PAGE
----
Six other families lived along the plantation’s gravel roads: Mackfield (Mac) and Gussy Mortimer and their nephew, Richard Neally; David Dean; Mr. and Mrs. Sheldon; Danny Paul and John Bates; Lloyd Jordon and his family; and the Pearsons. To the west of our house, just past the swamp and the large ficus tree, was the former commissary, which had recently been transformed into Little Island Playhouse, the nursery and kindergarten for the island. We did not have far to walk for those first couple of years. When St. Christopher’s first formed, we went to church in the kindergarten classroom until the congregation could move to the old Bahamian worker’s dormitory up the road. In its specially renovated and redesigned site, the church officially opened with Father Maholm as the Vicar. Further west was the big barn, still in use by Mac and David in the caretaking of the plantation, and for a time by Mrs. Revere as a stable for her horses. One day, Mac took us up the creaky ladders to the top floor and pointed up to the spot where he had clung for life to the rafters as the waters’ rose and the storm surge covered the island during the hurricane of 1926.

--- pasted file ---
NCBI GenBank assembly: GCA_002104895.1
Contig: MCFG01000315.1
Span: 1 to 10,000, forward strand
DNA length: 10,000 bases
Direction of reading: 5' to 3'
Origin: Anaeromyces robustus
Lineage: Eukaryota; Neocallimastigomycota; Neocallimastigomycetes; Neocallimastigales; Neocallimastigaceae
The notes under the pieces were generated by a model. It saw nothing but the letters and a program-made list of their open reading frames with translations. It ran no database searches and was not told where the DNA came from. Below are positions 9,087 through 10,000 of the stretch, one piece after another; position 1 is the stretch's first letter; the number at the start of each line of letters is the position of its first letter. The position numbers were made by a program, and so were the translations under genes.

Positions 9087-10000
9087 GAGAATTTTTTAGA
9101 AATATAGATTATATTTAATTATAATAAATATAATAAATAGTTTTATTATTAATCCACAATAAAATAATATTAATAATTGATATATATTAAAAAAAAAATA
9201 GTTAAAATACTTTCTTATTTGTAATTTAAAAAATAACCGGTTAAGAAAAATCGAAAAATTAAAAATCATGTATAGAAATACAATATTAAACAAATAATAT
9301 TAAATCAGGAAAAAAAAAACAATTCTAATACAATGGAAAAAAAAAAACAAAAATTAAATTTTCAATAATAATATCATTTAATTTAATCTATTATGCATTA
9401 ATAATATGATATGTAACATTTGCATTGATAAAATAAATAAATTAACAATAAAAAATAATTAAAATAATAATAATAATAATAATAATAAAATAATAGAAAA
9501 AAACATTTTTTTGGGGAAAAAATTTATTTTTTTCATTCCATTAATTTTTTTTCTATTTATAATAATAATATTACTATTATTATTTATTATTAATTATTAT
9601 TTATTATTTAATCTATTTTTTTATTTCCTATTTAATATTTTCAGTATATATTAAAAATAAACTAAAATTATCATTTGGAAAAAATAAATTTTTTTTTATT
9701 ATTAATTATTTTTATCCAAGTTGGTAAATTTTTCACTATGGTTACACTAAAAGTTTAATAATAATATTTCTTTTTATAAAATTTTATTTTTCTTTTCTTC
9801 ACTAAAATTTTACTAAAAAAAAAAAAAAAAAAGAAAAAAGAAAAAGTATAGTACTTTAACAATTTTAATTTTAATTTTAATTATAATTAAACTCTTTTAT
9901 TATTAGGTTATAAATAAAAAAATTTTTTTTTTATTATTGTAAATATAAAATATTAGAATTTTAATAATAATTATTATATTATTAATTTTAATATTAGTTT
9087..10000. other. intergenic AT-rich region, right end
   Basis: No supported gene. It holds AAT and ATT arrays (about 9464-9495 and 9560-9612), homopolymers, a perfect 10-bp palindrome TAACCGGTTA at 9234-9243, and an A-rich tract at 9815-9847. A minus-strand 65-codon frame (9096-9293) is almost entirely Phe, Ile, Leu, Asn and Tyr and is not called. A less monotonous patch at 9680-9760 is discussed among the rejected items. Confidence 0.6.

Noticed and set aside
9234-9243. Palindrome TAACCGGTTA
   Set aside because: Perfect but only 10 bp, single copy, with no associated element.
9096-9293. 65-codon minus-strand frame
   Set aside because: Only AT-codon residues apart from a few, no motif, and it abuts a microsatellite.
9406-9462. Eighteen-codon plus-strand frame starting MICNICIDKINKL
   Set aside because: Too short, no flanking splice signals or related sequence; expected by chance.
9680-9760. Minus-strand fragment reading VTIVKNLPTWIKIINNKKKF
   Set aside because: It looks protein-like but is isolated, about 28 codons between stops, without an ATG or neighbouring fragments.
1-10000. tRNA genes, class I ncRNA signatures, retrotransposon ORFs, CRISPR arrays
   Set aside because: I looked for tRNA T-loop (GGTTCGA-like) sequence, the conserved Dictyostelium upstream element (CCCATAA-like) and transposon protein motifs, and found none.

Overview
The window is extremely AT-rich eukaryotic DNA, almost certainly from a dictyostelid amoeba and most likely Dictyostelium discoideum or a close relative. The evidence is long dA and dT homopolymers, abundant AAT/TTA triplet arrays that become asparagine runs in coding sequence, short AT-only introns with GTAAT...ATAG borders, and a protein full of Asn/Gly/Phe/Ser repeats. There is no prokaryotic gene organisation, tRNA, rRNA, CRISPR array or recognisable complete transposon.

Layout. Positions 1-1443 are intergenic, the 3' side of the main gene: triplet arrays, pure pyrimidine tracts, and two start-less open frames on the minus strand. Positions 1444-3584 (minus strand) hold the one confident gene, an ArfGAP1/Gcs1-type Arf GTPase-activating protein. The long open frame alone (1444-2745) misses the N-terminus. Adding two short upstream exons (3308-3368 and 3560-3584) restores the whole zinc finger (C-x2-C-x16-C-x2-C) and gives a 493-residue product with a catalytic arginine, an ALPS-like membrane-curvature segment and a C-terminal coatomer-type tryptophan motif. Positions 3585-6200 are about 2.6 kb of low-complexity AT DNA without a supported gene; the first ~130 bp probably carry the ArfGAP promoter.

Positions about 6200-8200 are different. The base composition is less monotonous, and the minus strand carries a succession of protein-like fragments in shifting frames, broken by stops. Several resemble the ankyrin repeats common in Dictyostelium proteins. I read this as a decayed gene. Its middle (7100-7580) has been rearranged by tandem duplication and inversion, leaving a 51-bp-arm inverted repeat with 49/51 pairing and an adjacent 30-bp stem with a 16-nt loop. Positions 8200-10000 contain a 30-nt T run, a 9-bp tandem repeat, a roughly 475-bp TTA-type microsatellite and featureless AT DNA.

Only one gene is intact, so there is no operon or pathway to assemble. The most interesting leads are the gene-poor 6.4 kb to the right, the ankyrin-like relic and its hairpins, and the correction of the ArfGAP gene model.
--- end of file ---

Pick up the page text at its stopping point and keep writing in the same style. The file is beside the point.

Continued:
Days on the Beach
To the east of us, just past the only paved road on the plantation, aka The Asphalt Road, was the beach. Except for periodic remnants of the old jetties sentineling into the ocean, no other structures were visible from our beach along the length of the island. Many days we would not even see other people, some days they appeared as small groups of far away dots where the Key Biscayne Hotel, the Beach Club, Silver Sands and Crandon Park were set back from the dunes. We spent days on end at the beach, learning to swim before we could walk. For shade, we—first mom and dad and then all of us as we grew older—built lean-tos from found wood and fronds, tied with railroad vine. We seined along the shore, caught abundance of fish, often cooking on the beach in fire pits fueled by driftwood. Late night family-swims in the bioluminescent water are a favorite memory.